Sonali continued thoughtfully, “It’s sure been a long journey! I have come across many men, but, believe me, they are all the same. Nobody really bothers about anything or anyone but himself.” She twitched her eyebrows. “! They will do anything- everything- to satiate their lust and desires. Totally heartless.” She paused to gulp the rest of the drink in the glass. “I must tell you- now that we are talking. Yes, why not? A secret that I have kept hidden with me all along-. My father was having an affair with our next-door lady. I caught him red-handed once. He emotionally bought my silence with the promise that he would be kind to my mother and never abuse me for anything. I was very naive then to understand much, and for the sake of my mother, and to avoid social embarrassment, I did not talk to anybody about it. God! It sickens me to think of it.”

Finding the glass empty, she went for a refill and soon came back.

“But of course, I am a fool to think about all this. I guess these are accepted norms of the world today, aren’t they? Come, let’s drink to my fortieth birthday. Cheers to me! Ha! Ha! Ha!” Sonali drained away half of the glass at one go, laughing heartily.

Her friend was silently enjoying herself while Sonali was staring blankly at the ceiling fan. The clock with its tick-tick-tick- suddenly caught her attention. “Yes, yes. I know you exist. Time is the only one who cannot be won over.”

With a mock bow to the clock, she added, “Time is great- everybody’s benefactor. Time gives confidence, courage and is cool. Let’s drink to the wisdom of our master- Time.”
It was a large drink she had poured this time and had nearly emptied the glass. Raising it to the clock, she spoke gustily, “You are one of the few who understand me. It is not for nothing that they attribute wisdom- or shall I say cleverness to you. Your tick-tick-tick no doubt is a constant reminder of the power you wield on us mortals. Cheers to you, my Master! I shall follow the path you pave for me!”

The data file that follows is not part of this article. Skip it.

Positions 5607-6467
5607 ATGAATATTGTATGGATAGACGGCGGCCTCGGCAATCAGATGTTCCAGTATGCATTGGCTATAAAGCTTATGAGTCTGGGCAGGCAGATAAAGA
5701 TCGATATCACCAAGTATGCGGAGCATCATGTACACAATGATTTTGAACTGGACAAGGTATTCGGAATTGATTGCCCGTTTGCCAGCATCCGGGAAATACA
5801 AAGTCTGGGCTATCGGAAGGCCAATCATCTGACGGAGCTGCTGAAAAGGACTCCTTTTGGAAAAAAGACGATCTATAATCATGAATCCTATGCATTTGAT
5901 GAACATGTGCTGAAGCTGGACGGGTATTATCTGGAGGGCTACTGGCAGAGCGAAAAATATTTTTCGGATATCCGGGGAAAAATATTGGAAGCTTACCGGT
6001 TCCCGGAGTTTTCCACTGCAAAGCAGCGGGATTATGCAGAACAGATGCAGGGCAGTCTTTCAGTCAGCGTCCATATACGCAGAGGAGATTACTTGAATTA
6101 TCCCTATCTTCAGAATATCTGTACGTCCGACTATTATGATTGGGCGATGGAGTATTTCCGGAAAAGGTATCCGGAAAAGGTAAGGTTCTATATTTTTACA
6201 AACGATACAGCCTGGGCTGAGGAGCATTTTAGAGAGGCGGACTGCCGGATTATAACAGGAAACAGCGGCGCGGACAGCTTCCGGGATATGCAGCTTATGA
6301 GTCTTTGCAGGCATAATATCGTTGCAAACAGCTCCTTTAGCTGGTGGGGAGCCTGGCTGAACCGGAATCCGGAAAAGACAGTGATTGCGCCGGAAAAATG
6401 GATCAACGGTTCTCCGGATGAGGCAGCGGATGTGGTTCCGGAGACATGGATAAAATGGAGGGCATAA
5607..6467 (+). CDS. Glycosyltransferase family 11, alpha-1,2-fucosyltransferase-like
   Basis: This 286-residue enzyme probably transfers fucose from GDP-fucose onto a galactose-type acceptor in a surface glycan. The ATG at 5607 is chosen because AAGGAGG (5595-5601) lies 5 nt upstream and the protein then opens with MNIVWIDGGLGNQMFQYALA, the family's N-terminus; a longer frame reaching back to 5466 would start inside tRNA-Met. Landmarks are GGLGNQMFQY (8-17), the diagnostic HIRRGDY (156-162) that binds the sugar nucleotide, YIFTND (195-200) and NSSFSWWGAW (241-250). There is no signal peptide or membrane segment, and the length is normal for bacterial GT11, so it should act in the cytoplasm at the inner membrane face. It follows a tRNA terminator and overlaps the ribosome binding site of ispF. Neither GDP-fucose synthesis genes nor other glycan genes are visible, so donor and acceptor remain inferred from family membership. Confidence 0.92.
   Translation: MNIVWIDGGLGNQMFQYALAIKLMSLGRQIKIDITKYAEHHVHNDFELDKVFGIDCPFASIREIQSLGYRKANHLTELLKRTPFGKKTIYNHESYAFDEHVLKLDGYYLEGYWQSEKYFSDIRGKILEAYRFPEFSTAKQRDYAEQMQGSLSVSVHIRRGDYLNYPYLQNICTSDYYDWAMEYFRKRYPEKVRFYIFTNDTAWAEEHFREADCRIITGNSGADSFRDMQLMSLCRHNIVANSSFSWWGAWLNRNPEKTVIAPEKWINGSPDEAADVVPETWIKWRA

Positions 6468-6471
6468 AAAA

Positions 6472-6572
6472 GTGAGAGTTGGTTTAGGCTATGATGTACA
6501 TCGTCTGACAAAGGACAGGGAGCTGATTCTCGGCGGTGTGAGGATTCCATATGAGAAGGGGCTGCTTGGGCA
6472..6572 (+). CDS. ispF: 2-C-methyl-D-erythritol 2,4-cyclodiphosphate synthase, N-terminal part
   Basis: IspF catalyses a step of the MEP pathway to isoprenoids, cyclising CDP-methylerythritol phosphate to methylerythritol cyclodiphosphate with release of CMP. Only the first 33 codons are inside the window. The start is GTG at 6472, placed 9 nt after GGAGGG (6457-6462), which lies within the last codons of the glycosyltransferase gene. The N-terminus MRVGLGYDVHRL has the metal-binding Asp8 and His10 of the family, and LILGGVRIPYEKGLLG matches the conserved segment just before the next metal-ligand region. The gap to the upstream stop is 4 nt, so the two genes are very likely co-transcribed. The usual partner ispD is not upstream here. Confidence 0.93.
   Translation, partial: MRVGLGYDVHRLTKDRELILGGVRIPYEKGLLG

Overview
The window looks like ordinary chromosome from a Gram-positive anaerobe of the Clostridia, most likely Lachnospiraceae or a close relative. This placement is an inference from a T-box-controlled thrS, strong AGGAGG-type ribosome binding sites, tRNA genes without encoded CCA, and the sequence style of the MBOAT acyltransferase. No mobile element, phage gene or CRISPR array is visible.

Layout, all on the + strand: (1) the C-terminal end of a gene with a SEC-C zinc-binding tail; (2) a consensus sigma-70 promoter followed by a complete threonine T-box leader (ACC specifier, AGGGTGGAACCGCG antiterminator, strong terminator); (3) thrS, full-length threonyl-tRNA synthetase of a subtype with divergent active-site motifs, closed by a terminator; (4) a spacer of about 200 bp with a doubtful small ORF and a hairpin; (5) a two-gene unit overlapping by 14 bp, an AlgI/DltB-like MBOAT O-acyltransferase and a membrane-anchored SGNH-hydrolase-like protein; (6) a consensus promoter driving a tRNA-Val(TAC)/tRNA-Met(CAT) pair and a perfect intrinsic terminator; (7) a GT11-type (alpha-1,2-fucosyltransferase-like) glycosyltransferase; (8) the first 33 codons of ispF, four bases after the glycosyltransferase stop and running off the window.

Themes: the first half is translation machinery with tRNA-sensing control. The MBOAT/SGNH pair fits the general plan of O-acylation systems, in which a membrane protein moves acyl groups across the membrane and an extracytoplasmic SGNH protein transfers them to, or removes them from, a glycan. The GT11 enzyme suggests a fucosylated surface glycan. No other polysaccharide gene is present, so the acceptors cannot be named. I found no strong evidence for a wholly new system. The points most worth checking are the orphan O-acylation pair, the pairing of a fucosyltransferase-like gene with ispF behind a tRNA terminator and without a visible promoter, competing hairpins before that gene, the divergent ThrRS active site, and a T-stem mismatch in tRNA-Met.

Sonali’s face was rather flushed. She steadied her gaze at the image she saw in the oval mirror in front of her. She steadfastly went on staring at it and raising the pitch of her voice, spoke with a touch of menace, “But why are you so serene? Remove that mask from your face. Come on! Shake it off!”

She got up and still staring at the mirror, almost growled, “I say remove that mask. Get rid of the pretense you have been carrying all these years. Thank God, I did not take your earlier advice and follow your footsteps of being a coward- accepting all that comes without even a whimper. Yes, I have struggled a lot for my existence, but have lived on my own terms and beliefs. And, seeing your docile and complacent attitude, increases my resolve to fight and brave it out further. And also, I must tell you, that seeing your meek, wishy-washy and spiritless display all these years, has today driven out my middle-age fears. No, on second thoughts, we can never be friends-.”

The next moment she had splashed the left-over whiskey on the mirror. And with that splash, vanished the image of her visitor in the mirror. Sonali, wrapping the shawl tightly around her, proudly walked away towards the main door of the house, to go and celebrate her fortieth with her four close friends waiting in a restaurant.